Merlin molybdenum mine to cost $345 million

April 16, 2012

Following a completed feasibility study, Ivanhoe Australia announced that it expects that it will cost $345 million to bring its Merlin molybdenum and rhenium project into production, slightly more than previous estimates.

The Queensland-focused copper and gold producer said its pre-feasibility study estimate was $337 million.

Ivanhoe Australia said an additional $52 million would be spent on a molybdenum trioxide purification plant to produce a higher-grade product that would attract a premium price, increasing the project’s overall returns.

The company is mid-way through construction of a decline leading to the underground orebody, which is in north west Queensland.

Rhenium has one of the highest melting points of all elements and is used mainly by turbine and engine manufacturers, while molybdenum is used in alloy steels.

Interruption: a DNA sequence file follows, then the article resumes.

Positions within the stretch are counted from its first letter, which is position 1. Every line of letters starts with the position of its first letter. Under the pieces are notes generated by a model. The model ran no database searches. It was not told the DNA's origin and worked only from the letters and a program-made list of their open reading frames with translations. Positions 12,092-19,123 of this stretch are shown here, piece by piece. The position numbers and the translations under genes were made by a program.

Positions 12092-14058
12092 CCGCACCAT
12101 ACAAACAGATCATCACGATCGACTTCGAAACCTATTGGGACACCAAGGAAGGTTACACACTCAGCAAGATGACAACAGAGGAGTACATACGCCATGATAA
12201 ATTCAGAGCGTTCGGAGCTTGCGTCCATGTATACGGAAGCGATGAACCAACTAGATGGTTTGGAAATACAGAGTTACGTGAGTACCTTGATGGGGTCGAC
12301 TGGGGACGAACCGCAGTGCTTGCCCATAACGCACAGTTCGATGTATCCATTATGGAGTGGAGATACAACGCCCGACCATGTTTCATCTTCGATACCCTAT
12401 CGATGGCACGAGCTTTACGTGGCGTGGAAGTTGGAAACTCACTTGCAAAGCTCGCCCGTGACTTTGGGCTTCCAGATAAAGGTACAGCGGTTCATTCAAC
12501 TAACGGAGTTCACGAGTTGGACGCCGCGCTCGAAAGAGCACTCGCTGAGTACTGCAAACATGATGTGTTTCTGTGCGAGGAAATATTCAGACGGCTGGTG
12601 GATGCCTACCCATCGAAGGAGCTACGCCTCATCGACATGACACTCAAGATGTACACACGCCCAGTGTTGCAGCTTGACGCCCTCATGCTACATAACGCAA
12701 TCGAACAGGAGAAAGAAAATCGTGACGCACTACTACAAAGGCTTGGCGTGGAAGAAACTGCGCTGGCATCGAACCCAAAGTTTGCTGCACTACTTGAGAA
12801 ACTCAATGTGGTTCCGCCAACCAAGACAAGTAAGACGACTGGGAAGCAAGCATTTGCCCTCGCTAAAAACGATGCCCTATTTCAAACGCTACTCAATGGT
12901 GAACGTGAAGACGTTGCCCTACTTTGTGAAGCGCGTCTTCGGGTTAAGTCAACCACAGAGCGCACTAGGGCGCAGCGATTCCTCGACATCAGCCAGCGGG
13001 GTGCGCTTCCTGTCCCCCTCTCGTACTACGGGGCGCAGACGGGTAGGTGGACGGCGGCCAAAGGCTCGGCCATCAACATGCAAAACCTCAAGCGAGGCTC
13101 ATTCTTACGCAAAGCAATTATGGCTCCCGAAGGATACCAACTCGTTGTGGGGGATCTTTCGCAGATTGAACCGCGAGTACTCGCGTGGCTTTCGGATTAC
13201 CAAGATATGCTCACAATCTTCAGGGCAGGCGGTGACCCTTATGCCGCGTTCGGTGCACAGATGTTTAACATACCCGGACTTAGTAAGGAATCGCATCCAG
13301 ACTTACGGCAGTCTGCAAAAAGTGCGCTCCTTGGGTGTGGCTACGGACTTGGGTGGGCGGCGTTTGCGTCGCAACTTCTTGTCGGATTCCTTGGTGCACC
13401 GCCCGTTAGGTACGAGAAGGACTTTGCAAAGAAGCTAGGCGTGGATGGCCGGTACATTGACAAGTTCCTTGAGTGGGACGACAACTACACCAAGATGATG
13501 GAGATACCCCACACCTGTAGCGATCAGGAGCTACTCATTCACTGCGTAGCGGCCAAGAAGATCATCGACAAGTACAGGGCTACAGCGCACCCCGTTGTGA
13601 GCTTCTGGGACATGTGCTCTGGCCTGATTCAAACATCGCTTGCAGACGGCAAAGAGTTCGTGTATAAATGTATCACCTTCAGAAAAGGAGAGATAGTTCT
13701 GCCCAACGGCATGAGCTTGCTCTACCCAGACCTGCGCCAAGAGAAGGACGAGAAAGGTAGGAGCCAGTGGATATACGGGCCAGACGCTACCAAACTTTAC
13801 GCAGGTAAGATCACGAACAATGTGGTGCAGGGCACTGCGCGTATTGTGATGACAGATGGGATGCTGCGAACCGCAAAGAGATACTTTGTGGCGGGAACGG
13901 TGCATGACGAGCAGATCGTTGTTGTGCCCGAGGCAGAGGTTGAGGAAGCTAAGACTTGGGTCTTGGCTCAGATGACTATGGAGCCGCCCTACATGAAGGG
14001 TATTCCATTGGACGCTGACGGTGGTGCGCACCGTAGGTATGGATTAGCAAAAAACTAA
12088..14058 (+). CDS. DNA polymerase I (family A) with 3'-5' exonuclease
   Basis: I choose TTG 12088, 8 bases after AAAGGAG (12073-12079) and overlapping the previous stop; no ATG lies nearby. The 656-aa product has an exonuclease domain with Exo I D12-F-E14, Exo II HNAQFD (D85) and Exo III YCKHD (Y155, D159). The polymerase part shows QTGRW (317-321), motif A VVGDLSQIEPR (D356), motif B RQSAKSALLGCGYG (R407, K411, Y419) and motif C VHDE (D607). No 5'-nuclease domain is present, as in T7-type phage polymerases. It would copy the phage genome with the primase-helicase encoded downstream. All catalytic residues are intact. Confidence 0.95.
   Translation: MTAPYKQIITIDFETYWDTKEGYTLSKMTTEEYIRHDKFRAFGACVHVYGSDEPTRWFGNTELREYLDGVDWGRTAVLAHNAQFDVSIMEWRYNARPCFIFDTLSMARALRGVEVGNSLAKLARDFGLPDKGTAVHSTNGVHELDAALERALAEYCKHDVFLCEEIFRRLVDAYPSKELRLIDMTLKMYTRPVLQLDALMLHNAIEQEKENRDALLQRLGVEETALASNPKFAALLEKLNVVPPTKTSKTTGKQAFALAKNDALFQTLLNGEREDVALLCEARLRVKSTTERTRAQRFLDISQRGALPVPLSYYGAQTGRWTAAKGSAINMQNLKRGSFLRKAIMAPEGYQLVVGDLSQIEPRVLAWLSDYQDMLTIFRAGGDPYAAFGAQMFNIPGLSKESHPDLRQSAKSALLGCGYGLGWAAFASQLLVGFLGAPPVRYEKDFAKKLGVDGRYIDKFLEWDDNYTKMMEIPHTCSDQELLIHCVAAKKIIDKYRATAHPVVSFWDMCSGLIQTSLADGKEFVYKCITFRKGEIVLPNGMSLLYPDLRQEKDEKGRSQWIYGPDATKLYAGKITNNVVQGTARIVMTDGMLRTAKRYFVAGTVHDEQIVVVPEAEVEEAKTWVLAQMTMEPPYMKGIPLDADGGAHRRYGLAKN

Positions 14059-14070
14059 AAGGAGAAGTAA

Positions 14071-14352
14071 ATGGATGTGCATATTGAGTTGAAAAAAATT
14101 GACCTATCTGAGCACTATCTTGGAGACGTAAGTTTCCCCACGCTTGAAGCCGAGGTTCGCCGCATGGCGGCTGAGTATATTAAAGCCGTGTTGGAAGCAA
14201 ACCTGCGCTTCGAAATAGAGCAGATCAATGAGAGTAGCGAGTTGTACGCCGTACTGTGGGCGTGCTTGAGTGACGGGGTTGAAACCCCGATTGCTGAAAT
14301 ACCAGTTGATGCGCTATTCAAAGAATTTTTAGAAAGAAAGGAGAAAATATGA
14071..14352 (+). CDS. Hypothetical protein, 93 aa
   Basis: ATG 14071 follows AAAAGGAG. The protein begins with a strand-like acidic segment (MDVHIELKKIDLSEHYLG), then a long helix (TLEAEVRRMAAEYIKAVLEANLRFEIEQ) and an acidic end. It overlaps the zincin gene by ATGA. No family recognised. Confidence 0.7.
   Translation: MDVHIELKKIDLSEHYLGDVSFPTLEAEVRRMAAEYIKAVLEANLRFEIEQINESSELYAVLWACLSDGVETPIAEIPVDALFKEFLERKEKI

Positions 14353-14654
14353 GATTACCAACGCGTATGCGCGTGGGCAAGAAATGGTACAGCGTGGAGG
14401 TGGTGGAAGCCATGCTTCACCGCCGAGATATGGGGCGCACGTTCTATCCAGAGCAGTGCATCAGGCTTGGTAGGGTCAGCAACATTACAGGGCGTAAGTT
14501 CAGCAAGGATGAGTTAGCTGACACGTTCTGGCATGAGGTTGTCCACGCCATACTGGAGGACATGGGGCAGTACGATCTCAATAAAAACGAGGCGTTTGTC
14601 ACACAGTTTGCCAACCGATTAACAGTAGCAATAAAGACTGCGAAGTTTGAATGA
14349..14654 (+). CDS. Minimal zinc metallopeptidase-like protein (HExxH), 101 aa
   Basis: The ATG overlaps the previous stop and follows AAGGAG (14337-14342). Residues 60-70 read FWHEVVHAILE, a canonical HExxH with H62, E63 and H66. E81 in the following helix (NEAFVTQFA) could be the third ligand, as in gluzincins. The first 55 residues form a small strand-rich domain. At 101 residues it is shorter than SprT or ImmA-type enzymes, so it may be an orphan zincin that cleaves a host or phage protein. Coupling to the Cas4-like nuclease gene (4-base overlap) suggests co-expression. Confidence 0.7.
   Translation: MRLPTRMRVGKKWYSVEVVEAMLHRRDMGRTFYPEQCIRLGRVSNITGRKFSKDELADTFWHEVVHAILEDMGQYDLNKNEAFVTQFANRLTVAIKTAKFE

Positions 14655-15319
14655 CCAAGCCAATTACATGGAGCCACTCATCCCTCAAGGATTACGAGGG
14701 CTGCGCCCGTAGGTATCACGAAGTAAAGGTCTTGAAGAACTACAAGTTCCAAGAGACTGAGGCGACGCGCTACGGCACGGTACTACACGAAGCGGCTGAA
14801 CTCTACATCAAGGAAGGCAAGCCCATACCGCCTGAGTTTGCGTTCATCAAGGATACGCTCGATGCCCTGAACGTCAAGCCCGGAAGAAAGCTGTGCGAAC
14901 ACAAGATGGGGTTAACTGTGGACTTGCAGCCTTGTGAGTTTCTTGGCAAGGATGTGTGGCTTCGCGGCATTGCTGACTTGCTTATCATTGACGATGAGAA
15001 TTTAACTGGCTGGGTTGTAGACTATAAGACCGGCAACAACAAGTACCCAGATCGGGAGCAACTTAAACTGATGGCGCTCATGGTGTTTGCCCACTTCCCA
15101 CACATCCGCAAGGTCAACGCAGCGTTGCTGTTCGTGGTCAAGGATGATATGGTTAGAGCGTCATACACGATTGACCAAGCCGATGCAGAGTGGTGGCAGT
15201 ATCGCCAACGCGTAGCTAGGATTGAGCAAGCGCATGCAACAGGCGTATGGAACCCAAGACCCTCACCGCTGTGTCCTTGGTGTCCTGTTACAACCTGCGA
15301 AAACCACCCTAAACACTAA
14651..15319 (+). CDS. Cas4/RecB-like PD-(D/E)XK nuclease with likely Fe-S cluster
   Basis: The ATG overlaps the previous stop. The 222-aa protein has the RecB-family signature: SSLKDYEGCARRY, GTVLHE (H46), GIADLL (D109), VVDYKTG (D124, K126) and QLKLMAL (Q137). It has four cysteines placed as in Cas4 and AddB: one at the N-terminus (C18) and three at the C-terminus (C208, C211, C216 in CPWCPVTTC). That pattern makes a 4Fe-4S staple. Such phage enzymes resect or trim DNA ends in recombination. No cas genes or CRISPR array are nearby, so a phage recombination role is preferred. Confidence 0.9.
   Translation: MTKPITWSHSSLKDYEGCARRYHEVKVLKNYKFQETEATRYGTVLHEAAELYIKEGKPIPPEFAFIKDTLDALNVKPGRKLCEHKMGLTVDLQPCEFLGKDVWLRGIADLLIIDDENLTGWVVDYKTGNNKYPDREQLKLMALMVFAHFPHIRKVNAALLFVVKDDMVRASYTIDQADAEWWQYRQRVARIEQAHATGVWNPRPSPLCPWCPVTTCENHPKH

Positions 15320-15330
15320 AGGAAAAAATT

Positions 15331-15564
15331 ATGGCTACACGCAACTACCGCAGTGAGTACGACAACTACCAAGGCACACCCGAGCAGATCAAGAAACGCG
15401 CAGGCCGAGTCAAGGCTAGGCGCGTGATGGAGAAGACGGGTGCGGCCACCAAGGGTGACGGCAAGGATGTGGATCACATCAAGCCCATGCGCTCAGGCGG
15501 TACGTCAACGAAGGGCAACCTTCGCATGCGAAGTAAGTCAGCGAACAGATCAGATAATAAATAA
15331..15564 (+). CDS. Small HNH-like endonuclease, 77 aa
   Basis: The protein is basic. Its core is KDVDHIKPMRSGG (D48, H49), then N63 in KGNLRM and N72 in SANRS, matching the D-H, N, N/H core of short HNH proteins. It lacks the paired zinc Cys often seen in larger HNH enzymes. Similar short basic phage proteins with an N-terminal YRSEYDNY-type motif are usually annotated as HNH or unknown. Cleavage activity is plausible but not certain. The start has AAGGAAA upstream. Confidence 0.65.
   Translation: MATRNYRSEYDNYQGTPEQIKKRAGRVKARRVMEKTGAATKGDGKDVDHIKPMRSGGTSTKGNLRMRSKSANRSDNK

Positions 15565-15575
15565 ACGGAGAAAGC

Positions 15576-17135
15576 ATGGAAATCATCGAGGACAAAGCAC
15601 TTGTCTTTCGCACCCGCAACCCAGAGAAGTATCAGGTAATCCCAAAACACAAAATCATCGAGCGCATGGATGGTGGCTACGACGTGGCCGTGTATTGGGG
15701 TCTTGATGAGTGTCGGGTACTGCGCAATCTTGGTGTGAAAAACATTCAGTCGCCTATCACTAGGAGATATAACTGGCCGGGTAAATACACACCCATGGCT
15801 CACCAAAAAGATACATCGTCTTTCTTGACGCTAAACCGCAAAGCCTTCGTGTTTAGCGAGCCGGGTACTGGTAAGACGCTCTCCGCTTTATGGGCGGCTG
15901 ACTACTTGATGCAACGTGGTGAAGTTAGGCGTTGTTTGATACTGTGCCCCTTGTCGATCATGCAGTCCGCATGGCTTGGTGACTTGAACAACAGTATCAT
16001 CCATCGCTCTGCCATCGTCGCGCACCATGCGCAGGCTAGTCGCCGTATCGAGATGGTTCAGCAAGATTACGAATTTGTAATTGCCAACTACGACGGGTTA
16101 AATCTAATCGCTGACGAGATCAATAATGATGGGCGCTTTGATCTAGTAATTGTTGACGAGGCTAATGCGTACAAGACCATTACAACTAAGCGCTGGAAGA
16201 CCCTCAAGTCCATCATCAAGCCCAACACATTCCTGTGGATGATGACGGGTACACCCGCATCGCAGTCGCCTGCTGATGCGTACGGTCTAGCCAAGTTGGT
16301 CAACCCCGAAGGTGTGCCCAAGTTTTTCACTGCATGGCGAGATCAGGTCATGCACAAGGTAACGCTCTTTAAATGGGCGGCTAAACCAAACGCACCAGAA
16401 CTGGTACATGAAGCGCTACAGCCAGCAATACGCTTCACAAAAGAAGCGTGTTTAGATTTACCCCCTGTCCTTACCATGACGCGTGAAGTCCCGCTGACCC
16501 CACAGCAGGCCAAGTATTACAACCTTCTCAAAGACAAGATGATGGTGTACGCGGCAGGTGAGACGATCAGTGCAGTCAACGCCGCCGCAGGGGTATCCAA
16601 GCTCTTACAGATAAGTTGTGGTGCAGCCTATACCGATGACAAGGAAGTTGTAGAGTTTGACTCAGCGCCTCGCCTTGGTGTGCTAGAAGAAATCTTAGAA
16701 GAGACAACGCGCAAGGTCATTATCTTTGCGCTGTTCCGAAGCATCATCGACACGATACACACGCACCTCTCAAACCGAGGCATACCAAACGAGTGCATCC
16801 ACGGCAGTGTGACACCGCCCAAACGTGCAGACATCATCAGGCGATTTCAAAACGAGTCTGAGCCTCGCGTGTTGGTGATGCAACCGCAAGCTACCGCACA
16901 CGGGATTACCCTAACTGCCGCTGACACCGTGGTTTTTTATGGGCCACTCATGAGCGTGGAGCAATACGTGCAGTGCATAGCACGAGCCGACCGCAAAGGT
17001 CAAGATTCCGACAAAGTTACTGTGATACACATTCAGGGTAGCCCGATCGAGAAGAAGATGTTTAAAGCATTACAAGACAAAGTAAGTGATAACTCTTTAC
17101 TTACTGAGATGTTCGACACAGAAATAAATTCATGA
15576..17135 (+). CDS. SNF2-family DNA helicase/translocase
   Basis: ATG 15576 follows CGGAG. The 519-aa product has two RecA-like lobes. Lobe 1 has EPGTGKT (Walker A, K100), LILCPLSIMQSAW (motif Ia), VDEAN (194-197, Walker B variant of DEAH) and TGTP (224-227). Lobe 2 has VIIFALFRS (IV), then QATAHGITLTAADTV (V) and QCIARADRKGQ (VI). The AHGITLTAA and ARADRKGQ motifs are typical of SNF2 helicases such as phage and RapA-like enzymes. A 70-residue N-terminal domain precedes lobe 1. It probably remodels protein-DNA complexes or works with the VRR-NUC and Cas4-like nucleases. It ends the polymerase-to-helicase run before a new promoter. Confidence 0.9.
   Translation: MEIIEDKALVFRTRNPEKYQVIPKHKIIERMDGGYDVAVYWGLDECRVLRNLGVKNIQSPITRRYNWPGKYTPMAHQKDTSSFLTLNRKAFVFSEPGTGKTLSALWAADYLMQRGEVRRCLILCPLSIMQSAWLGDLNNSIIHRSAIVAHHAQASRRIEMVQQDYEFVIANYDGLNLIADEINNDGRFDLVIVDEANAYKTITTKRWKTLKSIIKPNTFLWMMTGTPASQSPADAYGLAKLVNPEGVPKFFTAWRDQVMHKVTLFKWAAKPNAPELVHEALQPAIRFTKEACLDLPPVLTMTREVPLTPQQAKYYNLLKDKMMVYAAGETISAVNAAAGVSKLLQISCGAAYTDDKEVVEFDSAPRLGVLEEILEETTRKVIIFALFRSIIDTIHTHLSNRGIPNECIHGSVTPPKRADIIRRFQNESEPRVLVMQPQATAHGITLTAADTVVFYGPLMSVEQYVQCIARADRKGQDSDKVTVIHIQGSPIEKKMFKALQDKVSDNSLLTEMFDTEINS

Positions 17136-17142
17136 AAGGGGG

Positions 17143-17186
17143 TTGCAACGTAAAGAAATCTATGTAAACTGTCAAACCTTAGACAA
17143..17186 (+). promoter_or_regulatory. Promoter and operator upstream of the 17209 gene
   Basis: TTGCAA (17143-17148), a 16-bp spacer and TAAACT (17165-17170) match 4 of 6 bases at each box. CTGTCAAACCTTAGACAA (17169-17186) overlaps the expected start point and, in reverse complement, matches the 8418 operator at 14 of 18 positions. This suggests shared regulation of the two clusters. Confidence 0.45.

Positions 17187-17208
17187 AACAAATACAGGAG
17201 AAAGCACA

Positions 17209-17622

Merlin was touted as being the world’s highest-grade molybdenum and rhenium deposit when it was discovered by Ivanhoe Australia in late 2008, and is expected to have a mine life of 15 years.

Chief executive Peter Reeve said the production of rhenium from Merlin would be a first for Australia.

Ivanhoe Australia is seeking joint venture partners to help fund development of its projects in the Cloncurry region of north west Queensland, including Merlin.

The company also on Monday said it would scale back work on its Mount Dore copper project in Queensland because studies conducted to date required further analysis.

Ivanhoe Australia last month re-started production at the Osborne copper and gold mine in Queensland, which it acquired from Canada’s Barrick Gold Corp.

 

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